VATICAN CITY, FEB. 8, 2009 (Zenit.org).- After talking by telephone today, Benedict XVI and the German chancellor say they share a common view of the tragedy of the Holocaust.
Angela Merkel requested to speak with the Pope about the Shoah — a conversation that is the latest development in ongoing turmoil surrounding Bishop Richard Williamson, a Society of St. Pius X prelate who was shown on television denying the Holocaust at almost the same time as his excommunication was being lifted.
The Pontiff was unaware of the bishop’s views on the Holocaust when he decreed the lifting of the excommunication. And the lifting of the excommunication has not affected the status of the Society of St. Pius X, a group which continues without canonical recognition in the Church.
According to a Holy See communiqué, the conversation between the Pope and Merkel developed in “a climate of great respect,” in which both the Holy Father and the chancellor “expressed their respective points of view.”
This conversation, according to the joint declaration of both spokespersons, Ulrich Wilhem and Jesuit Father Federico Lombardi, was “cordial and constructive” and was “marked by the common and deeply held adherence to the Shoah’s ever valid warning for humanity.”
According to the note, the two leaders spoke of the declarations made by Benedict XVI last Jan. 28 at the general audience, and Merkel’s own declarations last week.
At that audience, the Pope affirmed that the Shoah should be “for everyone, a warning against forgetting, against negating or reductionism, because violence committed against even one human being is violence against all.”
The Pontiff also stated, “As I renew with affection the expression of my total and indisputable solidarity with our brother recipients of the First Covenant, I hope that the memory of the Shoah moves humanity to reflect on the unpredictable power of evil when it conquers the human heart.”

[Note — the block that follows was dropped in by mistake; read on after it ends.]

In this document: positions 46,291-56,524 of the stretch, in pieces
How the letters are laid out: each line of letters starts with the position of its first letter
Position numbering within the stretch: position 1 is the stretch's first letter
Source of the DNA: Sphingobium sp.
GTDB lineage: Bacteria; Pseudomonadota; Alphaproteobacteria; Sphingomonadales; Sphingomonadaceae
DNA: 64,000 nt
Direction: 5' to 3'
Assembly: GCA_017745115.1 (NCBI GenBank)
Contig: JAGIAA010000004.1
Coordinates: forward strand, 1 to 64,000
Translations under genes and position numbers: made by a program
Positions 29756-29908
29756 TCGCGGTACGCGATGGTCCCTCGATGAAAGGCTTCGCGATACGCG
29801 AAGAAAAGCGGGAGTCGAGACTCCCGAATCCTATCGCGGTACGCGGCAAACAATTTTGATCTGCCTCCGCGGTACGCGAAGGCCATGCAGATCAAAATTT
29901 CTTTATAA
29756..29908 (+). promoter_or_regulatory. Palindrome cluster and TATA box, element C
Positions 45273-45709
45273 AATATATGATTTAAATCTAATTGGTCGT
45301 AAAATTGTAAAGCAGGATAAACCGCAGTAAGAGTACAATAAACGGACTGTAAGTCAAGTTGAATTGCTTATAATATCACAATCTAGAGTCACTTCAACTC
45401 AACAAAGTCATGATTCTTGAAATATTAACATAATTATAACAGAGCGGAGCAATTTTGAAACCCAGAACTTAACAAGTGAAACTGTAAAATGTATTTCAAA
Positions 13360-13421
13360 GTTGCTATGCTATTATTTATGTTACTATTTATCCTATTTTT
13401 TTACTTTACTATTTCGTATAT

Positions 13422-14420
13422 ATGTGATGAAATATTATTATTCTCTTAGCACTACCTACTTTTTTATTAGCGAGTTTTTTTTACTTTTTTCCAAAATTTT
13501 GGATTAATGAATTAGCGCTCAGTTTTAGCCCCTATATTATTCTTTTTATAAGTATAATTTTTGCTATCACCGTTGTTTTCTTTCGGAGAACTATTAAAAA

He added: “May the Shoah teach especially, as much the old generations as the new ones, that only the tiring path of listening and dialogue, of love and pardon, leads peoples, cultures and religions of the world to the desired encounter of fraternity and peace in the world.”
These declarations were considered “insufficient” according to what Merkel declared last Tuesday.
“On the part of the Vatican and the Pope, it has to be left definitively clear that negationism is not permitted and that there should be positive dealings with Judaism,” she affirmed.
That same day, Father Lombardi reiterated again on Vatican Radio that the Pope “recognizes and condemns with complete clarity the Holocaust of the Jewish people in the times of Nazism.”
And the next day, the Vatican Secretariat of State published a statement affirming that “the viewpoints of Bishop Williamson on the Shoah are absolutely unacceptable and firmly rejected by the Holy Father.”
The note also clarified that the four bishops, though liberated from excommunication, do not have a “canonical function in the Church and they do not licitly exercise a ministry in it,” and that the Society of St. Pius X continues with the same “juridical situation” and “does not enjoy any canonical recognition in the Catholic Church.”
It added that Bishop Williamson, “to be admitted to episcopal functions in the Church, must also distance himself in an absolutely unmistakable and public way from his position on the Shoah.”
Last Thursday, Merkel offered a more positive view of the Vatican’s repeated declarations: “The attitude of the Vatican leaves it clear that the negation of this tragedy cannot be permitted without expecting consequences.”
Meanwhile, according to the German press on Saturday, Bishop Williamson refused to retract his views while he “doesn’t find the historical proof” to derail his thesis on what happened in the German Nazi camps.
In these declarations, published by the German newspaper Der Spiegel, the bishop further reiterated his criticism of the Second Vatican Council.
In contrast with this posture, last Friday the Society of St. Pius X made public the expulsion of one of its members, the priest Floriano Abrahamowicz, by his Italian superior, Father Davide Pagliarani, “for grave reasons of discipline.”
Father Abrahamowicz is known in Italy for his declarations against Vatican II and for his affirmation that the Nazi gas chambers were “only used to disinfect.”
A note from the society stated that “the expulsion, though sorrowful, has been necessary to avoid that once again the image of the Society of St. Pius X be distorted, and therefore, its work at the service of the Church be harmed.”